Slovenia to activate temporary protection act by Friday

Ljubljana – The Interior Ministry will propose the government activate an article that will provide immediate temporary protection to Ukrainian refugees by Friday, Minister Aleš Hojs announced on Tuesday.

The ministry is working on a regulation whereby the government would activate the temporary protection of displaced persons act after EU home affairs ministers last week agreed to activate the temporary protection directive for the first time ever.

The directive means that refugees from Ukraine will be granted a temporary residence permit in the EU, access to the labour market, accommodation, education, social care and healthcare.

Slovenia already has the relevant act, but the government needs to take a special decision to activate it. The minister hopes it will be activated by Friday at the latest.

The activation will speed up protection granting procedures, Hojs said, adding that Ukrainian refugees would not be required to ask for international protection on their arrival in Slovenia.

Nataša Potočnik, the head of the migrations directorate, told Radio Slovenija that the mechanism would be available to those who were a resident of Ukraine on 24 February 2022, meaning both Ukrainian citizens and other citizens living in the country at that time would be eligible to be processed under the mechanism.

The latter are required to prove they had an international protection status or a residence permit in Ukraine at the time and cannot return to their country of origin.

Those who have already lodged an application for international protection under the regular procedure, which usually takes more time, can opt out of this and choose to be processed under the temporary protection mechanism, she said.

Temporary protection can be granted for one year with the possibility to be renewed twice. While having a temporary protection status, people can apply for international protection, she added.

The ministry provided police data this afternoon showing that 502 Ukrainian nationals had asked for international protection in Slovenia through Monday.

Even more are travelling through Slovenia. “According to the available data, we estimate that several thousand refugees transit through Slovenia per day,” the police said. Hojs said earlier that most were headed to West European countries.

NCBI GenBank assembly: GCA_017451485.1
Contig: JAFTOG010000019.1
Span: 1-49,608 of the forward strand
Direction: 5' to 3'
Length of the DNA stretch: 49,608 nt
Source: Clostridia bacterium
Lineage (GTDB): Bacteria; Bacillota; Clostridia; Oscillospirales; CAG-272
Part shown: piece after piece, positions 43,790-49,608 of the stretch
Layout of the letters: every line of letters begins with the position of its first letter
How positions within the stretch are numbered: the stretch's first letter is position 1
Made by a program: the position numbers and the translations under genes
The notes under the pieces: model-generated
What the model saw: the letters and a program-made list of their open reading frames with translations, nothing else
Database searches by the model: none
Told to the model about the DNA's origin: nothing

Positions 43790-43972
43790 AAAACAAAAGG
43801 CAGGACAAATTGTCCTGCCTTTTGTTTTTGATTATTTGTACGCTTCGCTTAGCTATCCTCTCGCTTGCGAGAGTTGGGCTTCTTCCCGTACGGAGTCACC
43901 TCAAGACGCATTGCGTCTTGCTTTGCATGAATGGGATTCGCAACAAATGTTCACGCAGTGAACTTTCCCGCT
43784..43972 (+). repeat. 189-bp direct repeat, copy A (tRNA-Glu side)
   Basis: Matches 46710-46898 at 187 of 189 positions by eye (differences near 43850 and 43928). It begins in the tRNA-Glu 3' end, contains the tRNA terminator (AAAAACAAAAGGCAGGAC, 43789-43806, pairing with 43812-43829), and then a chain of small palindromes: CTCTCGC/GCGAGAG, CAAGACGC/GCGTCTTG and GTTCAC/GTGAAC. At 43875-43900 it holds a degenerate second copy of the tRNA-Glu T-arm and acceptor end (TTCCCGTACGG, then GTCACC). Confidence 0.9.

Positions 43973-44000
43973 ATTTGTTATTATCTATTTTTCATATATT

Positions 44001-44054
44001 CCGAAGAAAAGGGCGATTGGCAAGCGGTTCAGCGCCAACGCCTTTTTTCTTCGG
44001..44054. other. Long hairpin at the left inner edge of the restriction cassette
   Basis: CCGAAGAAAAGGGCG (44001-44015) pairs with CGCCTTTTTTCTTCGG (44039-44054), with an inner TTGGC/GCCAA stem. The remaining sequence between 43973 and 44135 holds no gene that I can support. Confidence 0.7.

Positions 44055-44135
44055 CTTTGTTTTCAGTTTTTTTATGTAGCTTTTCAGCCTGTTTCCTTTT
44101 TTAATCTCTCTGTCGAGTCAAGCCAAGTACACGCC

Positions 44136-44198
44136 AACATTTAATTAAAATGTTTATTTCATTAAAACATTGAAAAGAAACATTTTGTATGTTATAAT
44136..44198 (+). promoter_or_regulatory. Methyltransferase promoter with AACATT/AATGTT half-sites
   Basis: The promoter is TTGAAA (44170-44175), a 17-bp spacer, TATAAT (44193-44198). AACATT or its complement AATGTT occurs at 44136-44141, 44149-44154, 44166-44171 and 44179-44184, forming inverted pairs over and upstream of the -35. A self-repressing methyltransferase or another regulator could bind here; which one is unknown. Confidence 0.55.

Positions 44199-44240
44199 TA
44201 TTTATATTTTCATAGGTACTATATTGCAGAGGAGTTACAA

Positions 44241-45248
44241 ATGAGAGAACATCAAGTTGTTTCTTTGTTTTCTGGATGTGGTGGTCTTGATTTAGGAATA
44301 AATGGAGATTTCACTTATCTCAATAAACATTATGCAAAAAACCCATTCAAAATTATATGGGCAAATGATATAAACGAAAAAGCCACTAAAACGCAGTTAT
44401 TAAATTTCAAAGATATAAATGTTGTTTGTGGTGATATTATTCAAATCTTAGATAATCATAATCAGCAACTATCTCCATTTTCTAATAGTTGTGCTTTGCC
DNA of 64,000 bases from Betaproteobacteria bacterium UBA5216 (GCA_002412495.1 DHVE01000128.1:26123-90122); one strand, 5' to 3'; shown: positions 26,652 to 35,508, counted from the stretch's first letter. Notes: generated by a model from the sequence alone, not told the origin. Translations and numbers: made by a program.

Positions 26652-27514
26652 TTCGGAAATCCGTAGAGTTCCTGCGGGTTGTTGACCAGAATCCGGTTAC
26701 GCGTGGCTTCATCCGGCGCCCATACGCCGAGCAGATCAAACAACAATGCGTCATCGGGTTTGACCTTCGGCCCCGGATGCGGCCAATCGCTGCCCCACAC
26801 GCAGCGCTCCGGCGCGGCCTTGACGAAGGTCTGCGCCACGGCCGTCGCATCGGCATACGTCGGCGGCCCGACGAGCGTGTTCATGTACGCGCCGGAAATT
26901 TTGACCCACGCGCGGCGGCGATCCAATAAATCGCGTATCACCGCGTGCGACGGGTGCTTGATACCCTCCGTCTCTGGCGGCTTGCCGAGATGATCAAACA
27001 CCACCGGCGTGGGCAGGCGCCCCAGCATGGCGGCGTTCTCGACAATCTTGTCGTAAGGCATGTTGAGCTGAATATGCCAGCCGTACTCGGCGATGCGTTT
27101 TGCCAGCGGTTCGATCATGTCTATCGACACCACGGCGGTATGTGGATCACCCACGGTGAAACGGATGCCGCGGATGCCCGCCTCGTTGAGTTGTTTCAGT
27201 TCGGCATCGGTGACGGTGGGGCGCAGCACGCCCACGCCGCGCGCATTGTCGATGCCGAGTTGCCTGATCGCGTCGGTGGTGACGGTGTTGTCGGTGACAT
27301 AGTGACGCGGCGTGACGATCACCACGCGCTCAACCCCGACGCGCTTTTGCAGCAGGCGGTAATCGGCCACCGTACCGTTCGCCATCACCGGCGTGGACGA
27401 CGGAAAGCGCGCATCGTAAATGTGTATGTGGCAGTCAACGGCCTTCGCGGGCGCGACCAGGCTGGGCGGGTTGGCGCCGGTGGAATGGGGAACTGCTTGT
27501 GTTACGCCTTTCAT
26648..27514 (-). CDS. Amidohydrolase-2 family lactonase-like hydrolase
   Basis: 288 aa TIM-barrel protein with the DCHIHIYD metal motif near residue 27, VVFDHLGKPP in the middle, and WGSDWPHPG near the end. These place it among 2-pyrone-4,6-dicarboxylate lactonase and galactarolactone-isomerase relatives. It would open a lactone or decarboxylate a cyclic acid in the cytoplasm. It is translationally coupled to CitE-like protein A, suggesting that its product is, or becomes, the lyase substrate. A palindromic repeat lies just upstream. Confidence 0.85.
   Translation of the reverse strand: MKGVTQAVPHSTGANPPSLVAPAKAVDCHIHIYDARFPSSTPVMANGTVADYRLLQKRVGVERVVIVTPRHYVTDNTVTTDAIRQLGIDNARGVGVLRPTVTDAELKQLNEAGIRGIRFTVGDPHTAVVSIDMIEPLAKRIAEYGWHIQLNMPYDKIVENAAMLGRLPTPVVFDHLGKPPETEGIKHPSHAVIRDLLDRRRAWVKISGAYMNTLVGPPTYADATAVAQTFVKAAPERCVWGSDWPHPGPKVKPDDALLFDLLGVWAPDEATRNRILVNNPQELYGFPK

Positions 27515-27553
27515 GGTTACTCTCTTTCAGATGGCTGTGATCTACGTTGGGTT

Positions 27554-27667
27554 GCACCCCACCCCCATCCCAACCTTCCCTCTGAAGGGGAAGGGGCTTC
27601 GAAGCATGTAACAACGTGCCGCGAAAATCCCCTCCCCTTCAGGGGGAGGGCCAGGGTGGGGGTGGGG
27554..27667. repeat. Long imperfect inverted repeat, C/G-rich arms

The minister announced that an information system would be put in place to register refugees from Ukraine, “so it’s clear where and who is accommodated and whether they are still in Slovenia”.

There has so far been no agreement on potential relocation of Ukrainian refugees between EU countries as Poland said it would sustain the pressure itself.

“Should the pressure of refugees increase further, Slovenia has made it clear that we are ready to accept a substantial number of refugees,” said Hojs.

Slovenia could provide capacities to accommodate between 20,000 and 30,000 refugees and take care of roughly 200,000 in total. However, at the moment accommodation is available for between 1,000 and 2,000, he estimated.

The accommodation centre in Logatec currently accommodates 135 Ukrainian refugees, including 79 children, whereas the rest are women, said Katarina Štrukelj, the head of the government Office for the Support and Integration of Migrants. The ministry is looking for new capacities to accommodate them.

The ministry itself has made available accommodation facilities at the seaside resort of Debeli Rtič with other locations to be inspected in the coming days, including in Murska Sobota in the north-east of the country.

According to Defence Minister Matej Tonin, 2,500 Ukrainian refugees are registered at private accommodations in Slovenia, with their relatives or acquaintances.

The office has launched an open call to obtain information on candidates willing to provide accommodation for refugees from Ukraine. Due to numerous enquiries, the deadline for applications has been extended until Wednesday at noon, the office told the STA.

Health Minister Janez Poklukar said that Slovenia would provide medical care for Ukrainian refugees, and that all healthcare providers had been notified that the refugees are entitled to emergency health services.

Commenting on the integration of Ukrainian children into Slovenia’s educational system, Education Minister Simona Kustec said that educational models were in place for this at primary and secondary school levels.

Depending on the flow of refugees, Slovenia will decide whether to take an individual approach in individual environments and schools, or a more systemic approach in the event of a larger refugee wave. Some Ukrainian child refugees are already being introduced into the Slovenian school system, she added.